At the End of Holyrood Lane, Dimity Powell (author), Nicky Johnston (illus.), EK Books, 2018
Synopsis: Flick is just like any other youngster. She loves to chase butterflies and jump in autumn leaves. But life at the end of Holyrood Lane is often violent and unpredictable due to the constant storms that plague her home, causing her to cringe with dread and flee whenever they strike. Visually arresting, emotionally incisive, and ultimately uplifting, this beautifully crafted picture book provides a sensitive glimpse into one aspect of domestic violence and how it can affect young lives.
Creating a picture book that deals with domestic violence is a very tricky task, but author Dimity Powell and illustrator Nicky Johnston handle it brilliantly in At the End of Holyrood Lane, published by EK Books. This topic is one that certainly needs to be discussed more, not just between adults but with children of all ages. At the End of Holyrood Lane provides parents, teachers and other caregivers with a finely-balanced, delicately approached book that can prompt discussions at levels suited to the age and circumstances of various young readers.
In the story, violence is metaphorically shown through raging storms, which the main character, a little girl named Flick, weathers as best she can through hiding and hoping. When things one day reach a level of intensity beyond what Flick has had to cope with in the past, she makes the brave decision to reach out to an adult for help. Things change for the better after this (though not immediately, which is true to life), and Flick eventually learns to feel safe again.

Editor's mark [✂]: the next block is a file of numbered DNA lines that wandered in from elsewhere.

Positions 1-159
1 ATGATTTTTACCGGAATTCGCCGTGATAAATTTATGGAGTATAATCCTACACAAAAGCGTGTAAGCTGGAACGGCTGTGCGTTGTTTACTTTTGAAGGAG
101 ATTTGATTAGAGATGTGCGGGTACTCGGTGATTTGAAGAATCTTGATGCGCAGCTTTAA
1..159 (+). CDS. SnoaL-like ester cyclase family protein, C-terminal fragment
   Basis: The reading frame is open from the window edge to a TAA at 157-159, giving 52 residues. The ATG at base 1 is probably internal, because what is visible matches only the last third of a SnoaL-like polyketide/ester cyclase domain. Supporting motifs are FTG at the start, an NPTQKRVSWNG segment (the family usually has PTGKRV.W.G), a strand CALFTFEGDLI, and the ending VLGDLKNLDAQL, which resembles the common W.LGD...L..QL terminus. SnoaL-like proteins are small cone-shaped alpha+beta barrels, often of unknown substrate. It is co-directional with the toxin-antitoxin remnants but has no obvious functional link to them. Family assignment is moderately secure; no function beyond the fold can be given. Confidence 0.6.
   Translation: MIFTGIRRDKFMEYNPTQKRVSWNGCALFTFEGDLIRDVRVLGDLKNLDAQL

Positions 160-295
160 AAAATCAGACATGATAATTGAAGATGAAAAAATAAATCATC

The story juxtaposes Flick’s vibrant, optimistic nature and happy play times with the violence that interrupts her life. As a result, the story cleverly balances darkness with light. As such, it is well suited for children who unfortunately experience domestic violence or other types of trauma and problems in their life, as well as those who haven’t had to go through such tough times but who can learn how it could be a reality for others. Ultimately the book focuses on hope and how reaching out for help can make a huge difference – a decision that hopefully all children will feel able to make when they need to.
Powell’s language is lyrical, emotive, sensitive, and gentle yet powerful. It showcases great rhythm and many examples of literary techniques such as alliteration, assonance, metaphor and even a little rhyme for readers to pick up on. Johnston’s evocative, visually arresting illustrations bring the story to life even further, and help to make Powell’s story and meaning more accessible for children.
The pencil and watercolour drawings beautifully balance the line between realism and metaphor, so that readers can understand Flick’s fear and dread (and of course, her positive emotions too, on the good days), yet not become too overwhelmed by the depicted situation. Throughout the book we also see Flick playing with and, as needed, clutching, a toy unicorn, which perfectly symbolizes the book’s themes, like hope, resilience, support, and trust.
Please note: A complimentary copy of the book was provided by the publisher in exchange for an honest review.